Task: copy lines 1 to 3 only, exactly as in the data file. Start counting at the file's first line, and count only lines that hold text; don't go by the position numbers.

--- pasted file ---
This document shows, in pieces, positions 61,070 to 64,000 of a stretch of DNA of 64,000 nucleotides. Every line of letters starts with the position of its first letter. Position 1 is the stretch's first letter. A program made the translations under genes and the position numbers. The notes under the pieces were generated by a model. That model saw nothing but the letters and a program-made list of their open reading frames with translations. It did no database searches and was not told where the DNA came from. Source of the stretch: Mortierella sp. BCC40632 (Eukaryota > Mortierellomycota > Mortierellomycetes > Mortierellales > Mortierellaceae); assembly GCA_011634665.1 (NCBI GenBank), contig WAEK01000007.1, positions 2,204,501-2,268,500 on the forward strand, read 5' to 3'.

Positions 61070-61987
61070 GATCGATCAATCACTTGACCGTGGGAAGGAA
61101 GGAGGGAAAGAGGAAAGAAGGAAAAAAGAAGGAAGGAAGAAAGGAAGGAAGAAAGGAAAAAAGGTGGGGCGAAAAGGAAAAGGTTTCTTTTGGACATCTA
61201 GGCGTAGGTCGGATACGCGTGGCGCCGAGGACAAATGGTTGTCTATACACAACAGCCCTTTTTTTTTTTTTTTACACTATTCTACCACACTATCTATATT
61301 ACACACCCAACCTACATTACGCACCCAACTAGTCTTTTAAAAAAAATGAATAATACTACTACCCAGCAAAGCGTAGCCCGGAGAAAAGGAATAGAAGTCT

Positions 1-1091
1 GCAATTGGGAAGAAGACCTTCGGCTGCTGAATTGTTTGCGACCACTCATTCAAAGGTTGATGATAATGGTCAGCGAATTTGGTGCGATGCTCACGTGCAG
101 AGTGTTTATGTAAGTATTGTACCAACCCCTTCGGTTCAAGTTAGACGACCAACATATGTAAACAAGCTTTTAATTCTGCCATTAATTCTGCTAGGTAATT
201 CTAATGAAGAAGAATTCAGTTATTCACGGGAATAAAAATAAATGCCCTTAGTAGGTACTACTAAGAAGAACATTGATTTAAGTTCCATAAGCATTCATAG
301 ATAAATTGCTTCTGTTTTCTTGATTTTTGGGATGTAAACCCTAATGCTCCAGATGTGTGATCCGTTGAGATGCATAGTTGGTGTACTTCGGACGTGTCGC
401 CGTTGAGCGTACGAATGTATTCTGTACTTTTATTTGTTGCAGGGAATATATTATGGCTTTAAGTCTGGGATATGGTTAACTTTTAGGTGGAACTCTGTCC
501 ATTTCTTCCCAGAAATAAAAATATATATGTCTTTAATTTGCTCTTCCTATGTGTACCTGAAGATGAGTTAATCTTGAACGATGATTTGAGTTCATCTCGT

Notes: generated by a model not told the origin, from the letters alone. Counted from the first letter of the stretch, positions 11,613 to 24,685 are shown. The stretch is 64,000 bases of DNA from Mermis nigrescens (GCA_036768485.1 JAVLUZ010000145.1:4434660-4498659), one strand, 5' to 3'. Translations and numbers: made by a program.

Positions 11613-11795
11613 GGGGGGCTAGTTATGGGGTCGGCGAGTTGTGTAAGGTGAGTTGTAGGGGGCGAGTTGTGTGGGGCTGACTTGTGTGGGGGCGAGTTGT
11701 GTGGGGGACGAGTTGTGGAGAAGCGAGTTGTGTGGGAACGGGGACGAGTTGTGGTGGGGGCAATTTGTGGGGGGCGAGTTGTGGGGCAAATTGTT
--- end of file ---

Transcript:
This document shows, in pieces, positions 61,070 to 64,000 of a stretch of DNA of 64,000 nucleotides. Every line of letters starts with the position of its first letter. Position 1 is the stretch's first letter. A program made the translations under genes and the position numbers. The notes under the pieces were generated by a model. That model saw nothing but the letters and a program-made list of their open reading frames with translations. It did no database searches and was not told where the DNA came from. Source of the stretch: Mortierella sp. BCC40632 (Eukaryota > Mortierellomycota > Mortierellomycetes > Mortierellales > Mortierellaceae); assembly GCA_011634665.1 (NCBI GenBank), contig WAEK01000007.1, positions 2,204,501-2,268,500 on the forward strand, read 5' to 3'.

Positions 61070-61987
61070 GATCGATCAATCACTTGACCGTGGGAAGGAA